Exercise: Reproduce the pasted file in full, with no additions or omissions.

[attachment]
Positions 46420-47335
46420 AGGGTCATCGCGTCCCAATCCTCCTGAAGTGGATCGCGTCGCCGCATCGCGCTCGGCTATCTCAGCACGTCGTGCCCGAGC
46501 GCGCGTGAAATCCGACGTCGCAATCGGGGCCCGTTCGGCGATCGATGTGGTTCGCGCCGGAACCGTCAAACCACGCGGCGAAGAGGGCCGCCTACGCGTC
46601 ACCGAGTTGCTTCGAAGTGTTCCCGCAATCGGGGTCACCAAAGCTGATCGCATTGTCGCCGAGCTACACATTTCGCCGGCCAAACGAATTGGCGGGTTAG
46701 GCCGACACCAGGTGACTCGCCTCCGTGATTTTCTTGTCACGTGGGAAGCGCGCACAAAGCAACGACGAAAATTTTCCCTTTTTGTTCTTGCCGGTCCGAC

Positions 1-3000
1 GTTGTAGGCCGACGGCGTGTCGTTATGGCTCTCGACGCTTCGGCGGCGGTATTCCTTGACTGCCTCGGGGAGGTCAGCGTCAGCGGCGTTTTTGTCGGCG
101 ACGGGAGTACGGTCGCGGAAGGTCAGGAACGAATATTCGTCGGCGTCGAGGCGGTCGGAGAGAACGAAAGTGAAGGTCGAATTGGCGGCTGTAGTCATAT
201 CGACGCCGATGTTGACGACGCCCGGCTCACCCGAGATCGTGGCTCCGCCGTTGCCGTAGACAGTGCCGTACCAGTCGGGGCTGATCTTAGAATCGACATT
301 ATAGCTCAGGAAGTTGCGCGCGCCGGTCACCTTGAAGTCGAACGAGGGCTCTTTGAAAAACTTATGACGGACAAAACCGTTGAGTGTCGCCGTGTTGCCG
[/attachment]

Positions 46420-47335
46420 AGGGTCATCGCGTCCCAATCCTCCTGAAGTGGATCGCGTCGCCGCATCGCGCTCGGCTATCTCAGCACGTCGTGCCCGAGC
46501 GCGCGTGAAATCCGACGTCGCAATCGGGGCCCGTTCGGCGATCGATGTGGTTCGCGCCGGAACCGTCAAACCACGCGGCGAAGAGGGCCGCCTACGCGTC
46601 ACCGAGTTGCTTCGAAGTGTTCCCGCAATCGGGGTCACCAAAGCTGATCGCATTGTCGCCGAGCTACACATTTCGCCGGCCAAACGAATTGGCGGGTTAG
46701 GCCGACACCAGGTGACTCGCCTCCGTGATTTTCTTGTCACGTGGGAAGCGCGCACAAAGCAACGACGAAAATTTTCCCTTTTTGTTCTTGCCGGTCCGAC

Positions 1-3000
1 GTTGTAGGCCGACGGCGTGTCGTTATGGCTCTCGACGCTTCGGCGGCGGTATTCCTTGACTGCCTCGGGGAGGTCAGCGTCAGCGGCGTTTTTGTCGGCG
101 ACGGGAGTACGGTCGCGGAAGGTCAGGAACGAATATTCGTCGGCGTCGAGGCGGTCGGAGAGAACGAAAGTGAAGGTCGAATTGGCGGCTGTAGTCATAT
201 CGACGCCGATGTTGACGACGCCCGGCTCACCCGAGATCGTGGCTCCGCCGTTGCCGTAGACAGTGCCGTACCAGTCGGGGCTGATCTTAGAATCGACATT
301 ATAGCTCAGGAAGTTGCGCGCGCCGGTCACCTTGAAGTCGAACGAGGGCTCTTTGAAAAACTTATGACGGACAAAACCGTTGAGTGTCGCCGTGTTGCCG